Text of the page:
When the possibility arose to apply for a dev-kit, curious as I am I did not hesitate and filled in the form. A few weeks later, after attending a game jam for Empowerment for Children, I came home finding a package directed to Crimson Owl Studios. This was the first mail we ever received that was directed to Crimson Owl, so that was already special in itself. Even better, it contained the Leap Motion dev-kit. About 15 minutes later I had it plugged it and a demo running… WTF! It wasn’t a hoax. It worked, just as in the video. Wow, nice… It did have some problems with detecting multiple hands simultaneously, but that was solved in later firmware updates.

So how to use this for Caromble!? Let’s just try something and first let it detect my finger positions. The SDK is simple and intuitive and comes with a Java binding, so in less than an hour we had something up and running. Moving your finger left and right moves the paddle, simple as that. I was tweaking the parameters to adjust the sensitivity, when I came up with the idea to use my finger position in z-axis direction to influence the sensitivity. That turned out to be a pretty good idea. During gameplay I sometimes used high precision and sometimes high moving speed. The ability to adjust this during gameplay felt really nice. The two other actions we have in Caromble!, charging and activating powerups, have been implemented by directing your finger upward and tapping respectively. This implementation makes it possible to play Caromble! with the Leap Motion as can be seen below and I must say, for me it adds to the fun.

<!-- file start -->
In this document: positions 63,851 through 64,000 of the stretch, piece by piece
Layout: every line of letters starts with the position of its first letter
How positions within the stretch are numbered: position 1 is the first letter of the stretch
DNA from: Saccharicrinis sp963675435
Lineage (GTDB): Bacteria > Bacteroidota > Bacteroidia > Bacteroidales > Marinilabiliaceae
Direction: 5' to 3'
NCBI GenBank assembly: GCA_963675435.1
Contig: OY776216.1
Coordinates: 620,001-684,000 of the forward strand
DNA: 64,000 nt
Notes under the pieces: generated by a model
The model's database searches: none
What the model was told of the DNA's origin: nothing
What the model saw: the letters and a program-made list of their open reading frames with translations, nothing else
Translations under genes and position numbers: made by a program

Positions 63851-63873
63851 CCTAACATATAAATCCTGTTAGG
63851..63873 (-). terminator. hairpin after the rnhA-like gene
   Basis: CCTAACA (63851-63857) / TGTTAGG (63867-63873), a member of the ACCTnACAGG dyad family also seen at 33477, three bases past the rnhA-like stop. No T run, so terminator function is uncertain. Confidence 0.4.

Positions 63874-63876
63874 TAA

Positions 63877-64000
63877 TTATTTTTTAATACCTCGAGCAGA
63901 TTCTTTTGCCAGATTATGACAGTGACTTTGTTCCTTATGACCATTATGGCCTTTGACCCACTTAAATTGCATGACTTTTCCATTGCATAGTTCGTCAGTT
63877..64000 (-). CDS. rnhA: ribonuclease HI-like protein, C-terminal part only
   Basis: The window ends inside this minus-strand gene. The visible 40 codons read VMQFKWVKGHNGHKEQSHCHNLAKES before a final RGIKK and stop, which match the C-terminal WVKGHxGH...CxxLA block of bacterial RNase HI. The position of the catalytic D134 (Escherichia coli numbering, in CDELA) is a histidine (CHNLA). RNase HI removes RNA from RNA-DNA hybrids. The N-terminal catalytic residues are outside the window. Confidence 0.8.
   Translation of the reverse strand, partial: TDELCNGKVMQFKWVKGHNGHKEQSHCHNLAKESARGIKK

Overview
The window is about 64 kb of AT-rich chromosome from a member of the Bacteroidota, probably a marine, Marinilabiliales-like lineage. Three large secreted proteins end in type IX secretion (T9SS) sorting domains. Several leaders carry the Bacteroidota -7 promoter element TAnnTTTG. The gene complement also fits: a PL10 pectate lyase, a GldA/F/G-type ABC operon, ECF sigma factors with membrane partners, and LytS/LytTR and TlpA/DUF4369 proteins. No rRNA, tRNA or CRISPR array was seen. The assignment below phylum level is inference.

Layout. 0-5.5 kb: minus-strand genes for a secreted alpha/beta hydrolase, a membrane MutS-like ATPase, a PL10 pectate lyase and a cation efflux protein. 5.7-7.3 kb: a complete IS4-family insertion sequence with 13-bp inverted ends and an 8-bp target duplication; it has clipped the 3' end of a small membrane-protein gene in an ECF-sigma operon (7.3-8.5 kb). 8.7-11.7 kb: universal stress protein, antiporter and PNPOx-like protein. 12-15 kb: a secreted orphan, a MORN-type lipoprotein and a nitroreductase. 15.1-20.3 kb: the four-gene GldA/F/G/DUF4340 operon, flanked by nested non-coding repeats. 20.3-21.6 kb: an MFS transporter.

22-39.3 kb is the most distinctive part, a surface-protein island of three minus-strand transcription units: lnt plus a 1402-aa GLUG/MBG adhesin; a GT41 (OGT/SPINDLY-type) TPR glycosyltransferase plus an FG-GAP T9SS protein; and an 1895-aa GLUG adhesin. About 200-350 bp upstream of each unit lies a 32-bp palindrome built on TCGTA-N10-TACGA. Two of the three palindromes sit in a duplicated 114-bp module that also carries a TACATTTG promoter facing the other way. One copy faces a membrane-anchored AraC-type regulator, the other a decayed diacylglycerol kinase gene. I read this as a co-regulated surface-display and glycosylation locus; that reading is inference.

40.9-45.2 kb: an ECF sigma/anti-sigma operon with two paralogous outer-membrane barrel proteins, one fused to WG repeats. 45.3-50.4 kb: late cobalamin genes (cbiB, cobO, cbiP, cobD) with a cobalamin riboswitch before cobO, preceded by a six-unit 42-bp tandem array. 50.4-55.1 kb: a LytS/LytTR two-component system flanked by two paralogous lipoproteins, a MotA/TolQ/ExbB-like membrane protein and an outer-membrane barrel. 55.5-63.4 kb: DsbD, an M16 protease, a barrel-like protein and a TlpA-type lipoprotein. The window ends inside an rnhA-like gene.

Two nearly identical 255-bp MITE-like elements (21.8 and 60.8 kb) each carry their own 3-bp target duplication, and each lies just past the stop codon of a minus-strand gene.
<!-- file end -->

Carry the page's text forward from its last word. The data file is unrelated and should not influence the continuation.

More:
Perhaps motion controls for gaming isn’t doomed after all! We will try and find the best way of using the Leap motion to control Caromble!. Perhaps you readers have some ideas of how to use it to charge the paddle or activate powerups? Perhaps we could add a second hand? Possibilities enough. Let us know in the comment section below.